The Central government’s Ram Manohar Lohia Hospital is all set to start its forensic medicine department, to perform post-mortem examinations.
This comes days after the Delhi High Court rebuked the government over the delay in getting the post-mortem report after the death of Arunachal Pradesh student Nido Taniam and directed it to improve facilities for conducting autopsies in order to ensure speedy probes.
Until now, RML hospital, which has a post-graduate institute for doctors and a mortuary, referred autopsies to other Central government institutes, including Lady Hardinge Medical College (LHMC) and AIIMS. This was leading to delay in getting the final autopsy reports.
“Two assistant professors have been appointed to the posts. We will start performing autopsies at the earliest in order to help ease the burden on other hospitals and also ensure speedy probes,” Dr H K Kar, medical superintendent of RML hospital, said.
While the forensics department was started last year, the process for purchasing equipment, upgrading the mortuary, setting up facilities for video-recording autopsies and storage of toxicology and viscera samples took some time.
From March, the hospital will also start a 238-bed emergency block, with a 68-bed ICU and three operation theatres.
“With the upgrading of emergency block, the numbers of medico-legal cases reaching the hospital will also go up. So we wanted to ensure that our forensics department was up to the mark,” an official said.
Currently, 10 hospitals in Delhi, including
, Safdarjung and LHMC, carry out autopsies. Delhi government hospitals such as Lok Nayak, Guru Teg Bahadur, Deen Dayal Upadhyay hospital and Aruna Asaf Ali hospital also perform autopsies.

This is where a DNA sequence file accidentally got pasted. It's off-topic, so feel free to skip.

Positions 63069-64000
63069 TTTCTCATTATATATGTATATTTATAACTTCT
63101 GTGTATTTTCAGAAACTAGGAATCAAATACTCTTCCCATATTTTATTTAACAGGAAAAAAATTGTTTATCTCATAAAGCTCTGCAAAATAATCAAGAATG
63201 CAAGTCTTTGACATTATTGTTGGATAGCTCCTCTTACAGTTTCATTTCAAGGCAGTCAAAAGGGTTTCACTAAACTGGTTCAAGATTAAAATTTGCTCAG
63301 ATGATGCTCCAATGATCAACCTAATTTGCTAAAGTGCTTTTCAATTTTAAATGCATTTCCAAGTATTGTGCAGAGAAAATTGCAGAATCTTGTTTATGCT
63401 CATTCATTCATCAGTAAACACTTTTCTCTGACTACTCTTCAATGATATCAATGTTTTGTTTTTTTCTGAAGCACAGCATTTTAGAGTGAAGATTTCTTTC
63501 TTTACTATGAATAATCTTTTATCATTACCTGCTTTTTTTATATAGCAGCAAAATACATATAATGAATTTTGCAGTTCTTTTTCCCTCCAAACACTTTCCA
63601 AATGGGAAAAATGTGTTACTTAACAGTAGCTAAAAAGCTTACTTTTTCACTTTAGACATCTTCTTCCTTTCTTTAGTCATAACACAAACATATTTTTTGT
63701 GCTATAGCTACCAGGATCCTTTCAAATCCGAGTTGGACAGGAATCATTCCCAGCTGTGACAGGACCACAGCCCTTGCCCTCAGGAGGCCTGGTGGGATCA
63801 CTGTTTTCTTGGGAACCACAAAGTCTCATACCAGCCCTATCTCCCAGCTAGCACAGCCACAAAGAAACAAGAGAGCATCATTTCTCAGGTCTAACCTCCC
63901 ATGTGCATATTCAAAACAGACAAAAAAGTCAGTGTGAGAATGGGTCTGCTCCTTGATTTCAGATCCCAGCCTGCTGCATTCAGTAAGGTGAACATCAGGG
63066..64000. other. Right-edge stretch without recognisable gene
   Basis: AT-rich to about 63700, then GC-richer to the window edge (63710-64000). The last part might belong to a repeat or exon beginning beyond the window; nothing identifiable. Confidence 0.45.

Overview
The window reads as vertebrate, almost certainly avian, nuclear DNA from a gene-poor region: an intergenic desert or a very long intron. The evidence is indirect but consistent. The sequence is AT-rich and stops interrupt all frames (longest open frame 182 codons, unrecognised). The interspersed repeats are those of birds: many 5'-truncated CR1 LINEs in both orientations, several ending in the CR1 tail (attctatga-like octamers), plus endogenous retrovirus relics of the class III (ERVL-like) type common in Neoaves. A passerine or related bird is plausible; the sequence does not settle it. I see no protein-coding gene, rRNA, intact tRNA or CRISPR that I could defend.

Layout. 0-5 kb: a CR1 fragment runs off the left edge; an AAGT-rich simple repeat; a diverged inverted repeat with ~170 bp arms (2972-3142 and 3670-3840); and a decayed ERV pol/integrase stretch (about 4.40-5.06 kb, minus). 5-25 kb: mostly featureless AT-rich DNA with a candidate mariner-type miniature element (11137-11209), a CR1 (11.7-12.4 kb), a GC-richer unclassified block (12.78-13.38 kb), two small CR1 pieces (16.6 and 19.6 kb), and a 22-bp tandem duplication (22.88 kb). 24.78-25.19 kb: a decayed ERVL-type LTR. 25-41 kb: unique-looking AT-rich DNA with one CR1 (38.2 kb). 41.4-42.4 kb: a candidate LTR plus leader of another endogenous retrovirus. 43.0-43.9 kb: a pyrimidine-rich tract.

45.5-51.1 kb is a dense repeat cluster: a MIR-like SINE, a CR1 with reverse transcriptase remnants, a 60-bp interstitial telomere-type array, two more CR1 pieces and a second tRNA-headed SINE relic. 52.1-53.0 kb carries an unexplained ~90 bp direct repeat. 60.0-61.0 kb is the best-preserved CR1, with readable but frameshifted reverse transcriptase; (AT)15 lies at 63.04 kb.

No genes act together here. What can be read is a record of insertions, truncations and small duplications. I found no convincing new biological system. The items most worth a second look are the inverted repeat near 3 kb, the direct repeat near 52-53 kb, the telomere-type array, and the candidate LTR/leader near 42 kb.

Commenting on a preliminary post-mortem report from AIIMS in the Nido Taniam case, the Delhi High court had stated,”If a post-mortem report takes 15 days in Delhi, what will happen in other places?”
The High Court had also asked if AIIMS was “the only hospital in the city doing autopsies”.
Since then, doctors at the forensic medicine department at AIIMS have submitted a proposal to the administration to set up an advanced accredited forensic laboratory at the institute with the latest DNA finger-printing, toxicology and histopathology testing facilities.
This will ensure that tests on viscera and internal organs needed to confirm the cause of death, which are now being referred to the Central Forensic Science Laboratory in Rohini, can be conducted at AIIMS.
“We have a toxicology and histopathology laboratory at AIIMS, but these facilities are not accredited yet and we are primarily using them for research. If this project is cleared, we can conduct our own tests instead of waiting for test reports from another laboratory,” a senior doctor from the forensic medicine department at AIIMS said.